Luckily for me, I’ve a great excuse to visit wine regions as part of my never-ending wine education! And if I can visit with friends, all the better! Chianti Classico was one such trip.
A green and fertile land: Chianti Classico DOCG extends over 7,000 hectares, from Florence southwards to Pisa. Its rolling hills are surprisingly green – only one tenth or so is planted to Chianti Classico vines. The rest is a mosaic of verdant forests, alive with wild boar, venison and game, as well as olive groves. Another surprise is that the soil is quite fertile, and fed by acquifers, which survive the driest of summers.
Monks played their part: Abbeys (badia) dot the horizon. They were built on hilltops, at about 400m altitude, giving a distinct advantage in case of attack, and also providing cool air in summer. We now realise that the right slope, aspect and altitude is a divine trinity for premium wine production. Some badia, such as Badia a Coltibuono, date back over a thousand years a time when the land was owned by monks. They rented it out under a ‘sharecropping’ system, and this system prevailed under after World War II.
Medieval Chianti: During the Middle Ages, wine was a simple rural commodity, valued for lubricating the palate during meals, and also for its nutritional content.
Chianti was mostly made by blending mixed grape varietals together. It was quite normal to leave some natural grape sweetness in the wine, and also to blend in some previous vintages in order to soften a new wine. Baron Ricasoli is credited with improvements in wine quality in the 1800s.
However, as demand soared during the 1960s and 1970s, many producers succumbed to the temptation of strong market demand, and quality suffered.
Quality improvements: The late 1980s saw a resurgence in quality, thanks to quality-conscious producers within the Consorzio del Vino Chianti Classico. Their ‘Chianti 2000’ project resulted in improvements in Sangiovese clonal selection. Varietal composition has also improved for the better. Chianti Classico is now made from at least 80% Sangiovese, the balance being local varietals or often, Cabernet Sauvignon. Lowering yields is another – Carpineto prunes to as low as one cluster per vine shoot, with the goal of making the best possible quality. Blending vintages is long gone – Chianti Classico is traditionally aged in large old Slavonian oak casks, and released for sale not sooner than 12 months.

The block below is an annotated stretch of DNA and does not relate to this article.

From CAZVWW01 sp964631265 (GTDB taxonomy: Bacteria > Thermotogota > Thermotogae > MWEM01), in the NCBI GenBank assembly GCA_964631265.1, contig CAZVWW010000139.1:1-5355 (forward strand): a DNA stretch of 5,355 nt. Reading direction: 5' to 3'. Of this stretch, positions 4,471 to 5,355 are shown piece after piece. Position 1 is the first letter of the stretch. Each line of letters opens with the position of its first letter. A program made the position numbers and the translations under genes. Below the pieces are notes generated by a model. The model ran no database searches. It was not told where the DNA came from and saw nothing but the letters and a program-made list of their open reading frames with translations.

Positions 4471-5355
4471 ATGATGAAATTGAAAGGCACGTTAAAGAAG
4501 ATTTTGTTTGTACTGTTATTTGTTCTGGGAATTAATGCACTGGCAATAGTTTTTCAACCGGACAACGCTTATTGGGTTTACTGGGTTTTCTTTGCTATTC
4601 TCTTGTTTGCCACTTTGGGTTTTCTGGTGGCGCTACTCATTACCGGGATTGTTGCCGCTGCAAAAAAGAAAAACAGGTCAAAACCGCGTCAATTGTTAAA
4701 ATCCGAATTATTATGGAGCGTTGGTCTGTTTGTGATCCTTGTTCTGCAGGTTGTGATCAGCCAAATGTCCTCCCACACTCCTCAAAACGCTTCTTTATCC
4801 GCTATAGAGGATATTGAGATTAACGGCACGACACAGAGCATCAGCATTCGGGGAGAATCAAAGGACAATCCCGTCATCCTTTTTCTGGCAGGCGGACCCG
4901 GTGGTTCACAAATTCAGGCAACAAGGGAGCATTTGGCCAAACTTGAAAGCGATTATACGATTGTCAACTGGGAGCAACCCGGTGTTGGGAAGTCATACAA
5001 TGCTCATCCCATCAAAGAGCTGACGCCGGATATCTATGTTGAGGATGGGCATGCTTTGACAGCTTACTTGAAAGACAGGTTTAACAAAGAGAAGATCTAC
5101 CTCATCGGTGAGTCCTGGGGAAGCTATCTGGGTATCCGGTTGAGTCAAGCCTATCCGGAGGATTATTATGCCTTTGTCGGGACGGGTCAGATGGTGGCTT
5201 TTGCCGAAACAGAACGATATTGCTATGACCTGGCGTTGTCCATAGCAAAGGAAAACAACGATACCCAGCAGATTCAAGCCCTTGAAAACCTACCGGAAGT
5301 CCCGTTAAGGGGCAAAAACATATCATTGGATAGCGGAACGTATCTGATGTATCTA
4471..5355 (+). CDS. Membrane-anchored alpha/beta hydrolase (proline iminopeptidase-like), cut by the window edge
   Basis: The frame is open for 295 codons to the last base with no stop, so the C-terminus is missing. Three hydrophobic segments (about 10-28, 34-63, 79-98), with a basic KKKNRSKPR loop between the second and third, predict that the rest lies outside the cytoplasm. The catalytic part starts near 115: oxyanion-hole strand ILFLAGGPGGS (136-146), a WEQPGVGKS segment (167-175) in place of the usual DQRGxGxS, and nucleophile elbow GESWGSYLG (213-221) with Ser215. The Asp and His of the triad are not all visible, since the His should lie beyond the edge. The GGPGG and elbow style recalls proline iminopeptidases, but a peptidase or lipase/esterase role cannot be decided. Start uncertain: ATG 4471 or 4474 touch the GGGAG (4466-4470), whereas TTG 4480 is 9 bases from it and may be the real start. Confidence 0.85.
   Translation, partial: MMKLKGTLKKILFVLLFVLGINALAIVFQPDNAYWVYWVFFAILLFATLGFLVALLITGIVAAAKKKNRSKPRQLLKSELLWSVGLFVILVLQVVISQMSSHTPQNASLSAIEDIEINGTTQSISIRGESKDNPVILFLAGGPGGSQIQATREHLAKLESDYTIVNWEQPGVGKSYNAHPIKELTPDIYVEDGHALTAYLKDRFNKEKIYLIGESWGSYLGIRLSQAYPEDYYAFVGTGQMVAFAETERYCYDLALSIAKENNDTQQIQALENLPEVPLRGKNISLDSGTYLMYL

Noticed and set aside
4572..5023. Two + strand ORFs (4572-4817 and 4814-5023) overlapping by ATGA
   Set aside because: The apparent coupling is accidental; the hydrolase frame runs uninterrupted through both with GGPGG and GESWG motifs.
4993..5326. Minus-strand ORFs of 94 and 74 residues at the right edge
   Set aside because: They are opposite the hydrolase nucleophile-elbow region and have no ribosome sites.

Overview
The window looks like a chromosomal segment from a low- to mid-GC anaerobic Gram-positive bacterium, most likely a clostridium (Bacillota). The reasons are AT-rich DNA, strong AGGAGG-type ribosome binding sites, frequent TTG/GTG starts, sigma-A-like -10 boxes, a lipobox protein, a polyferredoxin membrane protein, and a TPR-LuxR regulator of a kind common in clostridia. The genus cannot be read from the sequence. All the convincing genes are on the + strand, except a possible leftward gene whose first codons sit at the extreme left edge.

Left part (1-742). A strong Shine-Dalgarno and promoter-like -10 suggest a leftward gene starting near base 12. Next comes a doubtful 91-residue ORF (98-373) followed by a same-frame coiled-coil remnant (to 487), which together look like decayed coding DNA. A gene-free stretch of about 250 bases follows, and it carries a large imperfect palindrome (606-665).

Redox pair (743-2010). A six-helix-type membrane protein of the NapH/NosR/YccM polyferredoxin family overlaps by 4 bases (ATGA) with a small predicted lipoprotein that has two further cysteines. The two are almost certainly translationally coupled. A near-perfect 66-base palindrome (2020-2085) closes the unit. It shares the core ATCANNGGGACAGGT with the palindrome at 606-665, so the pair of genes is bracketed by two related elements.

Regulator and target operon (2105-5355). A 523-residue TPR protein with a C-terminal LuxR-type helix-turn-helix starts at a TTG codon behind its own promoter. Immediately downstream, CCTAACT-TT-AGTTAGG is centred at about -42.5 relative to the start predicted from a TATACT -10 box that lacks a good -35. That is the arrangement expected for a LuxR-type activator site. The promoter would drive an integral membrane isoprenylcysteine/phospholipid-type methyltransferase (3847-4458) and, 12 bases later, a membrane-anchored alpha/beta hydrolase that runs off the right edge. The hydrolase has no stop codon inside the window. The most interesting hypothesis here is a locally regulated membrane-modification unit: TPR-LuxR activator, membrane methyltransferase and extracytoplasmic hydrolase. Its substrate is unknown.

Chianti Classico grades Chianti Classico Riserva DOCG is a higher grade, and must be aged for 24 months, at least 3 months of which have to be in bottle. At the top of the ladder is ‘Gran Selezione’, a category that was established in 2014. A Gran Selezione must be sourced from a single estate, and the wines aged for 6 months longer than a Riserva.
Best Chianti Classico to buy: There are some 600 producers of Chianti Classico. Among the best which are available in Ireland are Badia a Coltibuono, Carpineto, Antinori, Castillo di Ama, Isole e Olena, Felsina, Fontodi, Ricasoli, San Felice.
3 Chianti Classico to try:
Badia a Coltibuono Chianti Classico 2015 A great vintage – sublime savoury herbal notes of dried tea, dried red fruits like cherry, redcurrant. (Importer: Tindal Wines/ in Searsons, Terroirs).
Chianti Classico Carpineto 2017 another superb, ‘five-star’ vintage. It takes a few minutes to open up to reveal a simply stunning rich, classic, very herbal palate, with a chalky dry finish. (Importer: Mackenway/in good wine shops).
Chianti Classico Riserva 2015, Carpineto has a remarkable bouquet of roasted coffee and chocolate. It’s incredibly rich, quite firm, really vibrant, with ripe redcurrant and cherry and more tea-like herbal notes. Enjoy now, or put away for 8-10 years. (Importer: Mackenway/in good wine shops)